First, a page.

Adapt or die

New technologies are transforming how, where and when people work – so how are some leaders adapting their approach to developing the people on their teams? We recently interviewed a dozen Chief Communications Officers (CCOs) at leading B2B and B2C companies and here’s what they had to say.

The CCOs began by listing five top priorities for themselves and their teams today:

  • leveraging paid, earned, shared and owned media
  • collaborating with colleagues in other functions
  • selecting, developing and retaining talented communications professionals
  • being a trusted advisor to the CEO and other senior leaders
  • organizing the team for optimal performance.

With that as context, CCOs said functional (communications) skills are the price of entry to work in the function but just a portion of what’s required to excel. Increasingly, they said management/leadership and interpersonal skills are what distinguish talented communicators from trusted advisors on communications and business matters.

The CCOs also said:

  • Business fluency is now the paramount priority – more important than writing and storytelling. Fluency is more than the ability to read a balance sheet; it’s a deep understanding of how the company sources, makes, distributes and markets its products and how corporate culture drives choices and behaviors. As one CCO put it: “If you don’t get the business in 100 days, you’re toast.”
  • Sometimes called “soft skills,” interpersonal skills are anything but soft. CCOs said this skill set turns communicators into valued colleagues and business partners. Top interpersonal skills cited were collaboration, organizational savvy, influencing, empathy and an ability to deal with ambiguity.
  • To become a CCO today, you must be a superb manager and leader, not just a gifted communicator. As one CCO noted: “Separating great from good comes down to leadership skills and how well you manage teams.”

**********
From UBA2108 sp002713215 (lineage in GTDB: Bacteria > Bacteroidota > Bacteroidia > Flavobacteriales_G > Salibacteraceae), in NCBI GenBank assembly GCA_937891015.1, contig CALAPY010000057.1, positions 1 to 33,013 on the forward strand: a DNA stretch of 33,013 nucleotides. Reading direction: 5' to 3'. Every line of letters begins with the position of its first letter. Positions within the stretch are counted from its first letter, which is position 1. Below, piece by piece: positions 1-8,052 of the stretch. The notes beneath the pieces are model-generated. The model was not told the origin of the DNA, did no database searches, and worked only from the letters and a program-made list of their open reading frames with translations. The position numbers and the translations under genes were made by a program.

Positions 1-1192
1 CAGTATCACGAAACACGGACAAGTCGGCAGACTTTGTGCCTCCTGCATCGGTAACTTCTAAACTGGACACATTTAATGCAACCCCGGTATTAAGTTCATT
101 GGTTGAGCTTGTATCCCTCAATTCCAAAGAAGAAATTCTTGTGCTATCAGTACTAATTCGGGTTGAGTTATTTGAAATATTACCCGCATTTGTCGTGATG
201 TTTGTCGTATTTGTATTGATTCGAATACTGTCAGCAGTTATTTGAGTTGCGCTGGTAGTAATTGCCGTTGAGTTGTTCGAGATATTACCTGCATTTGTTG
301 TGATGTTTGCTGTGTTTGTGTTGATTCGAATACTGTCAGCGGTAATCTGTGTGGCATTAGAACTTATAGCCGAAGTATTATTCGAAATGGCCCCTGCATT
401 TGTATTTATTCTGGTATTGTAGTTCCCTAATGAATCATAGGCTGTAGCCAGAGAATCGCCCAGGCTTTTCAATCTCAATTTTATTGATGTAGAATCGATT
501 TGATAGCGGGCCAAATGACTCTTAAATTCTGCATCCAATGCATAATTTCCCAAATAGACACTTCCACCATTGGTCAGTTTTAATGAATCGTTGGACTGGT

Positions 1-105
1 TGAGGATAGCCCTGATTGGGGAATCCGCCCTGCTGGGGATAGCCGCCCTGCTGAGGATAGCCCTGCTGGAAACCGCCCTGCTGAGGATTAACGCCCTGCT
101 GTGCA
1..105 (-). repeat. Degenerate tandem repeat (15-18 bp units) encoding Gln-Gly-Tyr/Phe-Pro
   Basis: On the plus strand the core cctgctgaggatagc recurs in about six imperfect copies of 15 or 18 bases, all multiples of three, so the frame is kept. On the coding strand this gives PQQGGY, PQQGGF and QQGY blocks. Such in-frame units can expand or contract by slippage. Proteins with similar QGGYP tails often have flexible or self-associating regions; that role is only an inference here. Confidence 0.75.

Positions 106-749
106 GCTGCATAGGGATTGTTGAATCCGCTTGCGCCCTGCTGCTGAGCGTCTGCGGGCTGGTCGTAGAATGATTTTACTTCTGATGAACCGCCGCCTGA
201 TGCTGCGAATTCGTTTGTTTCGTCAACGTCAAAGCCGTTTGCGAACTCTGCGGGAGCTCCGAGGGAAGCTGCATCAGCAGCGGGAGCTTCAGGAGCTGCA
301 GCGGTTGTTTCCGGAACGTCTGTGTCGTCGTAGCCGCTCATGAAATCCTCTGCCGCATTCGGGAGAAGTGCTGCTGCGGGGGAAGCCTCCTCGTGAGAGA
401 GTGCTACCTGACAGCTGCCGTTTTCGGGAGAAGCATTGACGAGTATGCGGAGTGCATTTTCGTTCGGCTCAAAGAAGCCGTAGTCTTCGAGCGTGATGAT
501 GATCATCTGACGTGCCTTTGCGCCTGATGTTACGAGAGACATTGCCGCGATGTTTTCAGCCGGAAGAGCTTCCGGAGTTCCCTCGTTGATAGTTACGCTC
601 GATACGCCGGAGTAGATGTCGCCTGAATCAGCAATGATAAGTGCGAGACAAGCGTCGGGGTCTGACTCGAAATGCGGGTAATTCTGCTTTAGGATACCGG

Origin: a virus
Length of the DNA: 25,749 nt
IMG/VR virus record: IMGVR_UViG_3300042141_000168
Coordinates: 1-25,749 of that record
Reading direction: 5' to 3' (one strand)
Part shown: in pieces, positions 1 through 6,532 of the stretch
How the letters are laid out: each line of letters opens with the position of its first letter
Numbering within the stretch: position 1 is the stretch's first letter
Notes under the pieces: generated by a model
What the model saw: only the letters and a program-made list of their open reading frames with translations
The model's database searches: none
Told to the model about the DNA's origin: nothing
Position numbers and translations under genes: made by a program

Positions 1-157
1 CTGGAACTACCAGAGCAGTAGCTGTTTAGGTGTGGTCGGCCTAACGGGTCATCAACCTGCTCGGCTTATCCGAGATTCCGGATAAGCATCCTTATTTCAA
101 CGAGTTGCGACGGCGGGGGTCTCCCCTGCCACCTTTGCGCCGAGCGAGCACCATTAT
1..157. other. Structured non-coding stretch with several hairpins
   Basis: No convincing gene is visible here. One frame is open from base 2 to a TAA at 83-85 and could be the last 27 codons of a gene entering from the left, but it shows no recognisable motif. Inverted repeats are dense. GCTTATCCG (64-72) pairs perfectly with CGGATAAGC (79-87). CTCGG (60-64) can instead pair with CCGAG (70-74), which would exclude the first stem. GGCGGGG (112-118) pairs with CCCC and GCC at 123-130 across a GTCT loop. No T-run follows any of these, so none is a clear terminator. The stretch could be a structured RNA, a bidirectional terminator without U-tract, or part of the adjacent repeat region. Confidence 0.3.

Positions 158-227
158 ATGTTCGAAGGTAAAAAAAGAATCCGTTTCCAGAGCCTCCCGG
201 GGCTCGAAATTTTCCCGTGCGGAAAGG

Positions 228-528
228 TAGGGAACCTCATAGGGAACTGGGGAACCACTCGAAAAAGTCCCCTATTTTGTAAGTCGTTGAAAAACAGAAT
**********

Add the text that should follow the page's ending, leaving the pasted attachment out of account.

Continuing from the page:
• Progressive CCOs are taking a more disciplined approach to managing talent. They use individualized plans to set expectations and then systematically manage, measure and recognize performance. They also emphasize clear, continuous feedback on performance. One CCO shared: “We established a vision and values for Corporate Communications and our competencies are established and published. They are complementary to the company’s standard performance management system.”
  • CCOs really want to strengthen team skills and performance but they encounter several barriers. One is the crush of business, which makes it difficult even to accomplish goals. Lean corporate staffs and budgets are another issue, along with limited support from HR. As one CCO said: “The development road here is open, but you are going to have to pull out a pickax and do some carving.”
  • CCOs are looking for best practices and standards for communications staff development/training. Training spend per employee is not top-of-mind yet, and the definition of “world-class” approaches to talent management and development seems to vary greatly.

The research suggests that CCOs are alive to the disruptive impact of new technology on their people, and professional development is rising in importance. Some are starting to take more deliberate steps to select, grow and manage their people, driving toward higher performance. But there seems to be ample room for improvement.

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